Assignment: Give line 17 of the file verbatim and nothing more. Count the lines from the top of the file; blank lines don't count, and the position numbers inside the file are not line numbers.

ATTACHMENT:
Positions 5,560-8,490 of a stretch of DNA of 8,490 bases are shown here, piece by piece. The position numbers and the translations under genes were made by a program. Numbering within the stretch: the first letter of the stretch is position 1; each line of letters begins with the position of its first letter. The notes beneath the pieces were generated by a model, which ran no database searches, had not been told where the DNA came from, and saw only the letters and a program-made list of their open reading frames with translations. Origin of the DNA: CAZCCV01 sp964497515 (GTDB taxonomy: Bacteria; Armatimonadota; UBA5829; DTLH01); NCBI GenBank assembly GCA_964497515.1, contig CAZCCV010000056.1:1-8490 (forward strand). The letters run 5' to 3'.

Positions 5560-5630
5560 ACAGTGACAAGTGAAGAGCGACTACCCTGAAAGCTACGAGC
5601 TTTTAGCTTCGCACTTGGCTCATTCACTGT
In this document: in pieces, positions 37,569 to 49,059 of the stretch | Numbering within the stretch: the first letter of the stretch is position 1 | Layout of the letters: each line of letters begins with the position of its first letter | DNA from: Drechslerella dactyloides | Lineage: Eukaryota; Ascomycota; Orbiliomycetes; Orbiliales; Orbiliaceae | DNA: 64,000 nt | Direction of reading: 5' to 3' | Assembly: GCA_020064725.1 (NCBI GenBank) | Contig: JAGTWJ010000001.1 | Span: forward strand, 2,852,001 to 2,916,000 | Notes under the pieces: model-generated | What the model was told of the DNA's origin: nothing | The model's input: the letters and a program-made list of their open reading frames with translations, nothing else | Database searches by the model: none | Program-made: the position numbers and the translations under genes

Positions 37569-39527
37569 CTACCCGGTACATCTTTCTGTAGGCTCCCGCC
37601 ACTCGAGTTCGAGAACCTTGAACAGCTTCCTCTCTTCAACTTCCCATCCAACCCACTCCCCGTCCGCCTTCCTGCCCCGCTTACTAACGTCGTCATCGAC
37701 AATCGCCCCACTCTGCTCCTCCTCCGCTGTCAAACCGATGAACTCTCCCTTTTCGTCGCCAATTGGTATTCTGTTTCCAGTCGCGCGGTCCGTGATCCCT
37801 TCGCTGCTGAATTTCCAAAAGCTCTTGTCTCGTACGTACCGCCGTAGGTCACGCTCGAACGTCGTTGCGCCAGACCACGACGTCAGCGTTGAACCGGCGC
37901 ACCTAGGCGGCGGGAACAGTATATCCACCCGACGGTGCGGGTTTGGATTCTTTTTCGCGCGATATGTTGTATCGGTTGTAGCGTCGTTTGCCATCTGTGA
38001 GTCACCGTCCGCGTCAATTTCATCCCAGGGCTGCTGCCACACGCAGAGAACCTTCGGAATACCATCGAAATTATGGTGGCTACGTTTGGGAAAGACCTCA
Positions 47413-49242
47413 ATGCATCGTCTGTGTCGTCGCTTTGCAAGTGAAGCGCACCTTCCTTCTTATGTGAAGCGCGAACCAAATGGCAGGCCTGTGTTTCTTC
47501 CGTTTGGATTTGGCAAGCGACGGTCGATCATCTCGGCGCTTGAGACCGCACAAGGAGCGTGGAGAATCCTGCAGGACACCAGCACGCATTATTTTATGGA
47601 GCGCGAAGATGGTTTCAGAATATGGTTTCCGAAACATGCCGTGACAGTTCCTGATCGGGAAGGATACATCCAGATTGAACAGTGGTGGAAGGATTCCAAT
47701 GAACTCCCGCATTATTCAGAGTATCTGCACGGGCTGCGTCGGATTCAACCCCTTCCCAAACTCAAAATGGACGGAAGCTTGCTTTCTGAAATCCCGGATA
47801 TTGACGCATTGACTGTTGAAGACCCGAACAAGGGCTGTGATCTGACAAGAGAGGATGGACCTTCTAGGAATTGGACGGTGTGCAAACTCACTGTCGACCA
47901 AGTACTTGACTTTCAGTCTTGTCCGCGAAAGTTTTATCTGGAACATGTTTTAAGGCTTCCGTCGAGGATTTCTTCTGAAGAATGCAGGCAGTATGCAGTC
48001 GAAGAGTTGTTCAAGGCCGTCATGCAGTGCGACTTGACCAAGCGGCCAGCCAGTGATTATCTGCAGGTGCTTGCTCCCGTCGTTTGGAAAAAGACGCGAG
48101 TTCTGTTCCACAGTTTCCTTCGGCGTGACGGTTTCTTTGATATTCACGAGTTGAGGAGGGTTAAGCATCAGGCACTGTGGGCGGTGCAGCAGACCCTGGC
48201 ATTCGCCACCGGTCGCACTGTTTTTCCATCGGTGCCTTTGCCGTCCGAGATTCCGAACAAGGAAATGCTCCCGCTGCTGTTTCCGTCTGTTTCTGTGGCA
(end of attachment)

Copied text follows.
47701 GAACTCCCGCATTATTCAGAGTATCTGCACGGGCTGCGTCGGATTCAACCCCTTCCCAAACTCAAAATGGACGGAAGCTTGCTTTCTGAAATCCCGGATA